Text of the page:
Within me, Christmas joy was gradually unleashed. I took delight in baking with my daughter, in making pasta e fagiole for my father, and listening to Christmas carols. Now, for the past ten years, I too craft a Christmas letter. Perhaps those reading it smirk and guffaw, but I suspect they press on to the end of the page as I used to do as a young sprig. No matter the reason why, concocting the Christmas letter brings a smile to my face and keeps Christmas in my heart.
The stellar breakfasts and five-course dinners at The Grand Hotel satisfy the most finicky of tastes. The wine lists and cocktail offerings make for leisurely dining and even quietly rocking on the 660-foot porch satisfying. A restaurant that serves up divine grits is my kind of place, and The Grand Hotel’s Salon Manger fulfilled my Southern breakfast longing. We heartily partook of a fresh vegetable omelets, grits, mango juice, tea, and croissants to hold us throughout the day until the magical stroke of six o’clock in the evening.
Each evening at six, The Grand Hotel staff circulate on the mammoth porch and throughout the hotel to remind guests it is time to dress for dinner. Part of the charm of this hotel is that formal dress is required: suits for the gents and dresses or skirts, or pantsuits for the ladies. Even the children dress to the nines for the evening at The Grand Hotel. It seems to me that everyone stands a bit taller and walks with a more confident air because of the formal attire each evening. The five-star dining experience is very much worth the effort of “getting done up”.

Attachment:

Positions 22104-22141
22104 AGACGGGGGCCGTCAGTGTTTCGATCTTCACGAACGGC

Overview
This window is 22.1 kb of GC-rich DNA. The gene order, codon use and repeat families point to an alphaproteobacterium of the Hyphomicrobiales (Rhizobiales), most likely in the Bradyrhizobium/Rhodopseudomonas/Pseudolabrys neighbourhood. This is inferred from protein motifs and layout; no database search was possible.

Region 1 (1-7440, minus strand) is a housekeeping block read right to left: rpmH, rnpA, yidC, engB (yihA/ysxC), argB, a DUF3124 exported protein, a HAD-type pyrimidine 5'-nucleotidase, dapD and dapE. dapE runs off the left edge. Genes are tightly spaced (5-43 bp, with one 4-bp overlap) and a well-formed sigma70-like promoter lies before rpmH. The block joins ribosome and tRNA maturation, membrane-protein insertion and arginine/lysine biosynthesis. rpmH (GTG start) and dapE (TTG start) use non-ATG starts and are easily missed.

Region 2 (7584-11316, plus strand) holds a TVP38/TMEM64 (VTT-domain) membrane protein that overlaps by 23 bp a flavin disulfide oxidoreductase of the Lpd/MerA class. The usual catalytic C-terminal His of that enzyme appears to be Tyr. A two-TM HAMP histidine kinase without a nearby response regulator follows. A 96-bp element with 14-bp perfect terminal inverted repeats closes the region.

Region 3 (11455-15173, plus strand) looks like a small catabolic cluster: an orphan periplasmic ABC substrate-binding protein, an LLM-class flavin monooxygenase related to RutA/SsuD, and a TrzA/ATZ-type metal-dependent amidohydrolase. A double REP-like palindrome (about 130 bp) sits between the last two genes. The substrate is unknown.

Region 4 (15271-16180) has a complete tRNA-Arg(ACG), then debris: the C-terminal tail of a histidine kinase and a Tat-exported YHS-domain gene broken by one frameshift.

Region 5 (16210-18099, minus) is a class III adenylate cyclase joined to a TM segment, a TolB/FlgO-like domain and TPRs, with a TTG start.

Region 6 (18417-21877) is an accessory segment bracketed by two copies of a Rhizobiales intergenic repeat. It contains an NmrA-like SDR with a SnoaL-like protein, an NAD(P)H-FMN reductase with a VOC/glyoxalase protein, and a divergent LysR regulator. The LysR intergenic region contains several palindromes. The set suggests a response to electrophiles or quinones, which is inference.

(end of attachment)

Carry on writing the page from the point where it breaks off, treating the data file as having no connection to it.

Each dinner table holds formal place settings for each patron. For dinner one evening I chose the Chilled Jumbo Shrimp with Farro Verde and Sweet Chili Sauce as an appetizer; the Wild Mushroom and Onion South with Artichoke Tapenade for the soup selection; the Tuscan Bread Salad with Frisee, Sweet Peppers, Red Onion, Mozzarella and Basil Dressing. For an entrée I selected the Braised Veal Osso Bucco Milanese with Crispy Grits Cakes and Lemon Parsley Gremolata. Usually I am a vegan/vegetarian, but I cast it aside when dining at The Grand Hotel. My carnivorous nature ran free and wild over the tender veal osso bucco. Just because dessert is the crème of the dinner crème in the Salon Manger, I relished every bite of the Warm White Chocolate Bread Pudding with Crystallized Ginger Sauce. Naturally, we repaired to the main Salon for a nightcap sherry and to listen to the dulcet tones of the harpist as we contemplated how to go forth into that good night.
With the heat soaring to 100 degrees again in the Heartland, salad has been figuring prominently on our table. This afternoon represented our new typical: We dined on salad at an Italian bakery and restaurant. We felt like wilted Romaine lettuce from the heat walking from the car to the entrance door. Usually we dine on a Panini in the deli café after purchasing Italian meats, cheese, and pastries. Today we opted for its restaurant decorated with faux grape arbors, but lovely scenery overlooking voluptuous potted plants on the patio.
Salad is not the food about which I dream. Aside from an artfully crafted Caprese Salad with tomatoes that actually taste like tomatoes, not those tasteless hothouse ones, fresh mozzarella this side of paradise topped with fresh basil, salads do not figure prominently on my horizon. Truth be known, I indulge periodically in a refreshing Cobb Salad too. Fruit, on the other hand, quenches my thirst, and is colorful and delicious when newly plucked. Upon fruit, I may wax poetic; on salad, not even a limerick emerges.